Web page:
Users often rely on progress bars for making many decisions. For instance, a slow moving progress bar may convince a user who is downloading a file from the Internet to find some other things to do rather than waiting for the downloading process to complete. Additionally, a user who is connected to a paying Internet station at, for instance, an airport may decide to stop downloading a file prior to completion if the user can infer from a slow moving progress bar that s/he may not have enough time to finish downloading the file before the boarding time, thereby saving on a service fee that is charged by minutes of usage.
Often, however, many of intended benefits associated with using a progress bar are defeated due to lack of intelligence behind the mechanism for advancing the progress bar. In many instances, a progress bar reaches the end of the bar track even though the process associated with the progress bar is still being executed. Also, in many instances, a progress bar may stop advancing for awhile and then jump to the end of the bar track all of sudden in a fraction of a second, or may even repeat a cycle of such behavior during a single running instance. Users under such circumstances have no way of predicting how far a process really has advanced or of learning a likely speed at which the process is being executed.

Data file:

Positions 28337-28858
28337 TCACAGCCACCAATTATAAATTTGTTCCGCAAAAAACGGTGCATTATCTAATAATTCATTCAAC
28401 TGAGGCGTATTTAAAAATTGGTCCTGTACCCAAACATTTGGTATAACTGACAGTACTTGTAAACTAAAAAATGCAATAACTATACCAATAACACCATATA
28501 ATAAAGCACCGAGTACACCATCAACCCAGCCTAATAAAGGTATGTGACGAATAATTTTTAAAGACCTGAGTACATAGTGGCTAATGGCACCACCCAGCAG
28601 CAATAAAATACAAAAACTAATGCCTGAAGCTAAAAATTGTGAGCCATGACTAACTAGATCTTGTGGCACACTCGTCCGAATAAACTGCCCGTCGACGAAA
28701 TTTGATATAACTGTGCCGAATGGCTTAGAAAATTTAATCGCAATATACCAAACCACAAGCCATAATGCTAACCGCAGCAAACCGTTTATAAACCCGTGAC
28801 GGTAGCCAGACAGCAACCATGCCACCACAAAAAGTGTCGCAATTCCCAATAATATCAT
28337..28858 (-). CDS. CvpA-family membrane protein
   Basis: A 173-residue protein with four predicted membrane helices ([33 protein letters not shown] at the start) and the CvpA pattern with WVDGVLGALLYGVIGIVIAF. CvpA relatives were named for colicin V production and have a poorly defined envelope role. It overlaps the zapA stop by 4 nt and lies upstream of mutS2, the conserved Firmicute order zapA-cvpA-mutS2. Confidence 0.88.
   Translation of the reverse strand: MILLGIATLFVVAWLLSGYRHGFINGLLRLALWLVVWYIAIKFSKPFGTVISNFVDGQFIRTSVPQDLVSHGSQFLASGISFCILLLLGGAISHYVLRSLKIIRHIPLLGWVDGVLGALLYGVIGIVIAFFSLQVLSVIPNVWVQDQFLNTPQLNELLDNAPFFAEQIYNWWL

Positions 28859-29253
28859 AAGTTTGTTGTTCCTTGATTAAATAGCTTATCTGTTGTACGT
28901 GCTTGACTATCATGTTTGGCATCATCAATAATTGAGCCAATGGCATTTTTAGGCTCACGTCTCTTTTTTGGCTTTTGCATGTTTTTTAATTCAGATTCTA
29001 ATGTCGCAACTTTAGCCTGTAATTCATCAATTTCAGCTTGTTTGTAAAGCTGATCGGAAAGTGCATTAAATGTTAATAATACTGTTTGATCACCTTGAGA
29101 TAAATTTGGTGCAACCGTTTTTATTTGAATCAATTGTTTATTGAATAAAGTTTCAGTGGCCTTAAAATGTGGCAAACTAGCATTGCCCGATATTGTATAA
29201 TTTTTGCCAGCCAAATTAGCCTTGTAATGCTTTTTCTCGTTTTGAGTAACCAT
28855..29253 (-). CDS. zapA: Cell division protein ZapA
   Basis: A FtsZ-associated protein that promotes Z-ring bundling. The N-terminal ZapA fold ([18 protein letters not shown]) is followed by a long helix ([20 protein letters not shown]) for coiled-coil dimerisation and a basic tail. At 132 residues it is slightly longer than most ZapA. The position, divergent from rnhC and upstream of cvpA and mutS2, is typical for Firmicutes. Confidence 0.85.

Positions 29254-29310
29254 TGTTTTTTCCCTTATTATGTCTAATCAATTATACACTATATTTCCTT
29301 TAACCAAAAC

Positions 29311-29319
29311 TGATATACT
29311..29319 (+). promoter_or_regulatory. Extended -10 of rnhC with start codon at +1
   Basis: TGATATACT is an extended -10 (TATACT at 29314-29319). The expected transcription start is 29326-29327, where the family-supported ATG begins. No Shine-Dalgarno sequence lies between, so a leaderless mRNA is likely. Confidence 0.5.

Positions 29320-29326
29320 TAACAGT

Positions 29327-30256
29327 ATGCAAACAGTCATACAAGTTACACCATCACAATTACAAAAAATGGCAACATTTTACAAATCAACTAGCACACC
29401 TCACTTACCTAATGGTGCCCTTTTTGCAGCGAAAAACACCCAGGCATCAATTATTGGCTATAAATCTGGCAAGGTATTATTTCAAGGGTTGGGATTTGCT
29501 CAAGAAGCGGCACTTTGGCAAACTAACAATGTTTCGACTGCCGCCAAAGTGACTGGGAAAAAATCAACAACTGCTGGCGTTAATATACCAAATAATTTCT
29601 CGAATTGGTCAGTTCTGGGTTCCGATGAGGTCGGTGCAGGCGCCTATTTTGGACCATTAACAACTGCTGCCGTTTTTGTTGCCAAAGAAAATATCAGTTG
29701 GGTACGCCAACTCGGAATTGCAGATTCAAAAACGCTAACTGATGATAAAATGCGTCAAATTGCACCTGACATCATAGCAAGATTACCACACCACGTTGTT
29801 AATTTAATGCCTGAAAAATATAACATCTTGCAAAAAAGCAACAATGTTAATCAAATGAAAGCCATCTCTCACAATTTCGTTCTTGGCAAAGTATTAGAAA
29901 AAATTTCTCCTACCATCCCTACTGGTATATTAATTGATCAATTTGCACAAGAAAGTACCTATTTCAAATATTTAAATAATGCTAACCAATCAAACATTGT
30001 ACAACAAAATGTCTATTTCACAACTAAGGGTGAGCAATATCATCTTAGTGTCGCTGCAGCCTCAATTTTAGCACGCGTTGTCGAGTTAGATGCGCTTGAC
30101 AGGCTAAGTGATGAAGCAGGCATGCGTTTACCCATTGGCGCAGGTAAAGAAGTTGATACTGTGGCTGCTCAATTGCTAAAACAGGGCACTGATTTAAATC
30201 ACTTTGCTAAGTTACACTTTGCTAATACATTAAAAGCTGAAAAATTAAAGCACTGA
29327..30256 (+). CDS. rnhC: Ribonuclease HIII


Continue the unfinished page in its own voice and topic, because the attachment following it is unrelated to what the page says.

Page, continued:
Currently, advancing mechanisms of a progress bar rely on rather crude techniques. For example, an advancing mechanism may rely on a single runtime or a small set of runtimes that has been manually measured by a individual using a stopwatch or even a wristwatch that the person was wearing at the time of measurement. Further, an instruction that advances a progress bar for a unit distance may be placed among the instructions that make up a process associated with the progress bar. Because users may run a process on systems of different capabilities and different operational environments, however, such crude techniques often fail to provide even the minimum intelligence that is required to confer intended benefits of using a progress bar.